Learning intentions: Students will...
- ... understand how Aboriginal and Torres Strait Islander peoples use fire to manage the savanna
- ... recognise that Aboriginal and Torres Strait Islander peoples use their knowledge of seasons and local conditions to produce cool burns that are sensitive to local ecosystems
- ... understand that cool burns have a lower ecological impact than the more damaging wildfires which may occur later in the season.
Success criteria: Students can…
- ... work collaboratively and independently
- ... participate in class and group discussions
- ... conduct research online
- ... produce a report to share with the class.
Teacher content information: In Australia, 23-25% of the land is covered in tropical savanna. Each year in the late dry season, hot fires sweep through a large proportion of this area. Hot burns result in about 25% of the landscape being burnt, which contributes between 1% and 3% of Australia’s greenhouse gas emissions (Note: this figure just accounts for nitrous oxide and methane rather than the total emissions that includes any carbon dioxide not absorbed by new growth.). Before European contact, Aboriginal and Torres Strait Islander peoples of the tropical savanna managed Country using fire during the early dry season. Over the past ten years Aboriginal and Torres Strait Islander land managers, scientists and policy makers have been working on ways to reintroduce Aboriginal and Torres Strait Islander knowledge to managing Country.
There are many Aboriginal and Torres Strait Islander peoples with different cultures and languages living across the tropical savanna in northern Australia. For tens of thousands of years, Aboriginal and Torres Strait Islander peoples have actively managed savanna areas using fire. Their knowledge of the seasons and local conditions enable them to manage fire effectively. Aboriginal and Torres Strait Islander peoples traditionally burn Country to promote the growth of abundant bush tucker, to improve access to certain areas and to protect important sites from destructive wildfires.
Cool burns are a land management technique. Started soon after the wet season, before the grass completely dries out, cool burns do not damage plants, seeds or animals to any significant extent. During a cool burn, the grasses on the ground burn slowly, allowing most of the small animals to escape. Seedlings, green grass, tree trunks and fallen logs are not burnt or damaged. The rising heat from the burning grass usually won’t singe the eucalyptus leaves above. Overnight, the cool moisture in the air will put out any remaining fires before the morning.
Once European contact began, a series of devastating disease epidemics killed many Aboriginal and Torres Strait Islander peoples. Those who remained were soon displaced from their land as it was carved up for agriculture. After Aboriginal and Torres Strait Islander peoples stopped looking after the savanna, the country became more vulnerable to hot fires. These wildfires can burn for days or even weeks. Hot fires can cover vast areas of land, creating significant impacts on our environment and the pastoral industry. In some areas, over half of the land gets burnt by hot fires every year.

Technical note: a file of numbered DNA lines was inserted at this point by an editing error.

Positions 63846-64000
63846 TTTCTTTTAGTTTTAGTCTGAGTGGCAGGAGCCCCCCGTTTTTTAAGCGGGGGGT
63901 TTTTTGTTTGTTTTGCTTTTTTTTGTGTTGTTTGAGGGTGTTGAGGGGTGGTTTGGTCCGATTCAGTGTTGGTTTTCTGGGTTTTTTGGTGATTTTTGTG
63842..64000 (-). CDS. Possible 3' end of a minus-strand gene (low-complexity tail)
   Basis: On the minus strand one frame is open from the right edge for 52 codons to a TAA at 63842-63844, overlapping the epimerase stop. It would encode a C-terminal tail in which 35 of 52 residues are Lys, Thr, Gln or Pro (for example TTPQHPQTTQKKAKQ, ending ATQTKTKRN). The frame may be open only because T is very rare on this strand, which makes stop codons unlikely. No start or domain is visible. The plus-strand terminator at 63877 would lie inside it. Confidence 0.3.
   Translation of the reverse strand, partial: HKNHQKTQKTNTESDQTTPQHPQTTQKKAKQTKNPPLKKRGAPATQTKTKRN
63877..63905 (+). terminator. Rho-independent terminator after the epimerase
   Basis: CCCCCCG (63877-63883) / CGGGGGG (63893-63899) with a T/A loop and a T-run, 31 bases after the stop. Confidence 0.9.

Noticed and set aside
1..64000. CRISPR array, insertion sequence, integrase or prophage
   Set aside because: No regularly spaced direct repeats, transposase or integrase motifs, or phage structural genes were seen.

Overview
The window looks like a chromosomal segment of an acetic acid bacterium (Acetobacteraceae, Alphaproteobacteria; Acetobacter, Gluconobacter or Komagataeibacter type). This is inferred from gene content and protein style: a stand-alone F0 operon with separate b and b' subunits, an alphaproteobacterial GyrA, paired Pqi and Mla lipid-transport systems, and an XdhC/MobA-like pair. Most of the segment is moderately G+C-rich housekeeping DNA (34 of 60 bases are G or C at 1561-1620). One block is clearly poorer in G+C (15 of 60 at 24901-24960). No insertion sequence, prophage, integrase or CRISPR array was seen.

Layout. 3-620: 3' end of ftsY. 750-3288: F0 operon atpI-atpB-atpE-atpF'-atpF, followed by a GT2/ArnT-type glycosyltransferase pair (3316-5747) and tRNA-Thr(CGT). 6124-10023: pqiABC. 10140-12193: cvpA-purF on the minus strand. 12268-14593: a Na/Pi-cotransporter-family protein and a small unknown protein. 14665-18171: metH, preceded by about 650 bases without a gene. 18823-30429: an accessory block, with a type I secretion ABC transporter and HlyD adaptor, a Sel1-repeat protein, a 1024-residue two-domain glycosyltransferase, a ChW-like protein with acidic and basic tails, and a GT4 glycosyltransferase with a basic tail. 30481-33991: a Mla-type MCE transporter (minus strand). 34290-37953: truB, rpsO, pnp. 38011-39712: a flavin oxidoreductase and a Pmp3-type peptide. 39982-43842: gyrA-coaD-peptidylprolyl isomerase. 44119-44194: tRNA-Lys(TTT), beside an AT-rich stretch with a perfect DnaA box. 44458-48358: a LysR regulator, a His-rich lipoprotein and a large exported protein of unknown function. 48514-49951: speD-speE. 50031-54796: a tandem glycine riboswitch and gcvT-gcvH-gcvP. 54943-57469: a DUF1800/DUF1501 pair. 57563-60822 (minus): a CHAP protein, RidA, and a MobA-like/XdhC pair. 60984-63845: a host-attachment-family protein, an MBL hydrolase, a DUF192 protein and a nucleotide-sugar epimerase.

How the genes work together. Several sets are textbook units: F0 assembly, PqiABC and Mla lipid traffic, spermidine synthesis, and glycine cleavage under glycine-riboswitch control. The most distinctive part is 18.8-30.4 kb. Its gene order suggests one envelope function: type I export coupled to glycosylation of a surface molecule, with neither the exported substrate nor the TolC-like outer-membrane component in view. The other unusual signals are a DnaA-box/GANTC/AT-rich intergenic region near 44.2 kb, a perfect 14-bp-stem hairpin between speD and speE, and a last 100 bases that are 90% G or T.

Without cool burns at the start of the dry season, hot burns can get out of control, consuming vast areas of accumulated fire fuel. It has been proven that the reintroduction of Aboriginal and Torres Strait Islander fire management practices - such as cool burning at the start of the dry season - can dramatically reduce the incidence and intensity of hot wildfires later in the dry season.
Following the recent Black Summer (the 2019/20 Australian bushfire season), there has been a huge growth in interest in Aboriginal and Torres Strait Islander fire management practices (source), both in Australia and around the world (source). Managing landscapes using these practices can help to “prevent significant amounts of greenhouse gases from entering the atmosphere, reduce destructive fires, promote a productive landscape (and) increase biodiversity” (source).
The lessons in this unit will help students to understand Aboriginal and Torres Strait Islander fire management practices and the value these practices can bring to all of us.
Important: Because many of the things you will be discussing in this lesson involve personal experiences and feelings, it's a good idea to work with students to set some ground rules for sharing ideas and feelings. Use this factsheet to guide you: Handling Sensitive Topics and Issues. It is important that teachers subtly monitor the welfare and wellbeing of students during this lesson and for a couple of weeks afterward to make sure they are feeling safe and able to cope with the content raised in this lesson.